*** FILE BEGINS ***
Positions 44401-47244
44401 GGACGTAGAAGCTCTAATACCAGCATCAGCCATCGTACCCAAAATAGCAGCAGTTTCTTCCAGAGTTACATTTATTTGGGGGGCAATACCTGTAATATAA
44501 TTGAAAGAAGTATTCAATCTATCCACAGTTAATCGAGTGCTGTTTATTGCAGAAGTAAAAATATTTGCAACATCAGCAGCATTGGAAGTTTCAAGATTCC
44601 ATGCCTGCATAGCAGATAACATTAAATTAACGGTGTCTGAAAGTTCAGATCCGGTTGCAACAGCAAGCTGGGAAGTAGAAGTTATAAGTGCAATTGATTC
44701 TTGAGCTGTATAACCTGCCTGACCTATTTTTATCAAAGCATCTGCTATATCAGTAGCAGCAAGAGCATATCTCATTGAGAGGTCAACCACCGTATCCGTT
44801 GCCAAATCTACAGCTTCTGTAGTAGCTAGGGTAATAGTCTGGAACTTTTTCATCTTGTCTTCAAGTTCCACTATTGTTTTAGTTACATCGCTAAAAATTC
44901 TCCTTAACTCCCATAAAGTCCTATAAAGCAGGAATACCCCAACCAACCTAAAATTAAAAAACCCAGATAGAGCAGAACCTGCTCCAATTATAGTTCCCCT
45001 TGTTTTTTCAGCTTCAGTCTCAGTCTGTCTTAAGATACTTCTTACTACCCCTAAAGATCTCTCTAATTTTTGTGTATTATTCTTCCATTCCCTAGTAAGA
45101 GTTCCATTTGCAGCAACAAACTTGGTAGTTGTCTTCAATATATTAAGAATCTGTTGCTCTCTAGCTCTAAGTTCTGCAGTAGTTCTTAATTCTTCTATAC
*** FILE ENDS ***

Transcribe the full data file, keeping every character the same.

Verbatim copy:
Positions 44401-47244
44401 GGACGTAGAAGCTCTAATACCAGCATCAGCCATCGTACCCAAAATAGCAGCAGTTTCTTCCAGAGTTACATTTATTTGGGGGGCAATACCTGTAATATAA
44501 TTGAAAGAAGTATTCAATCTATCCACAGTTAATCGAGTGCTGTTTATTGCAGAAGTAAAAATATTTGCAACATCAGCAGCATTGGAAGTTTCAAGATTCC
44601 ATGCCTGCATAGCAGATAACATTAAATTAACGGTGTCTGAAAGTTCAGATCCGGTTGCAACAGCAAGCTGGGAAGTAGAAGTTATAAGTGCAATTGATTC
44701 TTGAGCTGTATAACCTGCCTGACCTATTTTTATCAAAGCATCTGCTATATCAGTAGCAGCAAGAGCATATCTCATTGAGAGGTCAACCACCGTATCCGTT
44801 GCCAAATCTACAGCTTCTGTAGTAGCTAGGGTAATAGTCTGGAACTTTTTCATCTTGTCTTCAAGTTCCACTATTGTTTTAGTTACATCGCTAAAAATTC
44901 TCCTTAACTCCCATAAAGTCCTATAAAGCAGGAATACCCCAACCAACCTAAAATTAAAAAACCCAGATAGAGCAGAACCTGCTCCAATTATAGTTCCCCT
45001 TGTTTTTTCAGCTTCAGTCTCAGTCTGTCTTAAGATACTTCTTACTACCCCTAAAGATCTCTCTAATTTTTGTGTATTATTCTTCCATTCCCTAGTAAGA
45101 GTTCCATTTGCAGCAACAAACTTGGTAGTTGTCTTCAATATATTAAGAATCTGTTGCTCTCTAGCTCTAAGTTCTGCAGTAGTTCTTAATTCTTCTATAC